A Costly Bite for an Apple: Apple Inc.’s Value hits $2trn

September 10, 2020

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2 min read

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What's going on here?

The value of Apple shares hit $2.3trn on September 1st, placing its value as more than all the collective members of the FTSE 100.

What does this mean?

Apple was valued at $1trn back in 2018. It took 42 years to get to that point. Roll on 2020 and just two years later, Apple has doubled its value. More impressive is that this doubling happened in just 21 weeks amidst a global pandemic and a major economic contraction. This meant that Apple was worth more than all the companies listed on the UK’s FTSE 100, worth £1.5trn collectively. The demand for shares was also boosted by Apple’s decision to divide its shares, swapping one old for four new shares. This made it easier for individuals to invest, and investors have been overly keen. This is because the US tech giants are a safe bet, with many predicting their size, political and financial power will easily weather a recession caused by the pandemic.

What's the big picture effect?

Apple sits on the S&P 500 index which has been hitting all-time highs recently (check out our article on that, here). Arguably, this is largely in part due to investors betting billions on the Tech Giants (Alphabet, Amazon, Apple, Microsoft and Facebook). The only problem is the age-old adage: what goes up must come down. The recent US stock market surge is limited to tech companies and is reminiscent of the Dot-com bubble of the late 1990s. Evidence of these parallels are building. Just three days after Apple hit $2trn, its shares entered correction territory with its valuation dropping to $1.97trn. Analysts believe the sell-off was due to slow service sector growth, record jobs cuts and a larger than expected trade deficit, based on US economic data.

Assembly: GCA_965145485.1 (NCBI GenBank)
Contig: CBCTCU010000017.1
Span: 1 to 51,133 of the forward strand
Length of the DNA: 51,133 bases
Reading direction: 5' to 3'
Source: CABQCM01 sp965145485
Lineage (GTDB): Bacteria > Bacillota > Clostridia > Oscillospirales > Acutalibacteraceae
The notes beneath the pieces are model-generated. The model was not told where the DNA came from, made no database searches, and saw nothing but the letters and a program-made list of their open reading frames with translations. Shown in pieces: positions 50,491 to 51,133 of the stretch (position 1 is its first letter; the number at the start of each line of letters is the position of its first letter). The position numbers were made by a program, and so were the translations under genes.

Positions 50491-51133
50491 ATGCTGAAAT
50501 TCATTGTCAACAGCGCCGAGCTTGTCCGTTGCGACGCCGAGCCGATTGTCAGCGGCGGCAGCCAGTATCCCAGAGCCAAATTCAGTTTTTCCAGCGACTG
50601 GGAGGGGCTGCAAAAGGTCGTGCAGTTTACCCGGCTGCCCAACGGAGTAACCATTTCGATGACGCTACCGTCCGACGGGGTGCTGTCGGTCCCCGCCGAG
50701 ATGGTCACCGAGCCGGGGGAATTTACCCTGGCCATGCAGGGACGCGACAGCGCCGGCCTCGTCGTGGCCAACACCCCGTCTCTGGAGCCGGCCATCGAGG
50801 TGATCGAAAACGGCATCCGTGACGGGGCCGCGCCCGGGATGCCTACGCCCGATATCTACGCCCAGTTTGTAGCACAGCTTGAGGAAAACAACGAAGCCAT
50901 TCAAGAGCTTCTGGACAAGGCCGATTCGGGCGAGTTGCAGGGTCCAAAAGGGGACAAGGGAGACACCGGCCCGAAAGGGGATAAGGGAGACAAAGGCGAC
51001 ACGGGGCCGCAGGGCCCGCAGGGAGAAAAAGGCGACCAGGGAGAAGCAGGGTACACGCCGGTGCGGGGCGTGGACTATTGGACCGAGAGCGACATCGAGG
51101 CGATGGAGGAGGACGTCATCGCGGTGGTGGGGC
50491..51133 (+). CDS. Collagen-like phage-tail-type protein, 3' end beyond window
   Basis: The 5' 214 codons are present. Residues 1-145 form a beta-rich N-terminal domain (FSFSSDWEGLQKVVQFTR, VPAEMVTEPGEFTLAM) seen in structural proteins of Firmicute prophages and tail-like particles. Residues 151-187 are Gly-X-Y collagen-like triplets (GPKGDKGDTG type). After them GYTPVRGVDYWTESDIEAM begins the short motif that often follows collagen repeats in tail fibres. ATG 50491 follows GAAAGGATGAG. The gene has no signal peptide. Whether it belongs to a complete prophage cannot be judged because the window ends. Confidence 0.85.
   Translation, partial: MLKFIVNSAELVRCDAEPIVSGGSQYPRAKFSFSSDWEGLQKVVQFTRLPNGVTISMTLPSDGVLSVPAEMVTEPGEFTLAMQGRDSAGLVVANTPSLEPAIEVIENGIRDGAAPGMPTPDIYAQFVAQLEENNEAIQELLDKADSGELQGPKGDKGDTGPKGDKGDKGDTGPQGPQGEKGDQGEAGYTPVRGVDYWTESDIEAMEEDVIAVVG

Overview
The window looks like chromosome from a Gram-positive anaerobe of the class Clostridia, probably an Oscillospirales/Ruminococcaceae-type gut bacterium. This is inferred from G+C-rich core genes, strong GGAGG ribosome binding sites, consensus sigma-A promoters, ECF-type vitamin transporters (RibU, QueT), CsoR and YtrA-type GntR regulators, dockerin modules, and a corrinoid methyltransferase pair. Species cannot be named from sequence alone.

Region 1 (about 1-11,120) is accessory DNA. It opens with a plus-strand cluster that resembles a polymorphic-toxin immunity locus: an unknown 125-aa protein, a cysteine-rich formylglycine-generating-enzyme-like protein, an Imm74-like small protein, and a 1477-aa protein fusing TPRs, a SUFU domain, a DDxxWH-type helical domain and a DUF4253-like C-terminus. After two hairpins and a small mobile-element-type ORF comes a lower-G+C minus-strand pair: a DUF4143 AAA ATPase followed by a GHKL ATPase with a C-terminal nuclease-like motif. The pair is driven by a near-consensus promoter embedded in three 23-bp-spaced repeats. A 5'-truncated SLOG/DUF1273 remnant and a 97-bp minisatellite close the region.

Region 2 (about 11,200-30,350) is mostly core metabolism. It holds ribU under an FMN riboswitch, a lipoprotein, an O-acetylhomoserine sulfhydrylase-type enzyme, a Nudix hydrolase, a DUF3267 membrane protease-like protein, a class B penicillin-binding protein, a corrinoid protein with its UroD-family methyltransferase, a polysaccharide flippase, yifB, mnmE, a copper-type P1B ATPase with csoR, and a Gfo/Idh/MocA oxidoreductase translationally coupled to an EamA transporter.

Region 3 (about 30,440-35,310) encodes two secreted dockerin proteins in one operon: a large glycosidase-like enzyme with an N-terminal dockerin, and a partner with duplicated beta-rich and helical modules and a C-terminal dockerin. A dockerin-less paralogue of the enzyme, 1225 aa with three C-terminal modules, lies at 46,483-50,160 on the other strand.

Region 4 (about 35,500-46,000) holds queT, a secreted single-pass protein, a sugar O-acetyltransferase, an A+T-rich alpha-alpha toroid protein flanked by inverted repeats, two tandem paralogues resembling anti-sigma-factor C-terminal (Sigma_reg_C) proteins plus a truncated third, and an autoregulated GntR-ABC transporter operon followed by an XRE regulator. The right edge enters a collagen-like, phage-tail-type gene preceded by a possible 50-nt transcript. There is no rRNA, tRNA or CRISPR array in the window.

The other surprise is that out of all the tech giants, Apple has been the least innovative in the past few years. But its grip on the mobile phone market means it does not need to; simply tinkering with old creations seems to be a money-maker. New iPhone, where? This is because Apple can call the shots in whatever it does.However, Tim Cook, the CEO, believes that Apple does not have “a zero-sum approach to prosperity.” He went on to state “We are focused on growing the pie, making sure our success isn’t just our success and that everything… we do is geared towards creating opportunities.” Yet, the company’s recent anti-competitive actions – e.g. the banning of Fortnite from the Apple store (read up about that, here) – suggest a different reality for developers dependent on Apple’s ecosystem.


It seems the recent surge in US tech stocks may be ending. A change in the ‘real economy’ of the US could show investors that the rally has overextended itself and moved away from normality. The risks that investors have been ignoring for months are now increasing. Apple has significant financial standing: perhaps it is time it used some of this monetary firepower to return to its roots, the making of cutting-edge tech. The launch of the first iPhone in 2007 now feels like aeons ago.

Report written by Michael Johnson

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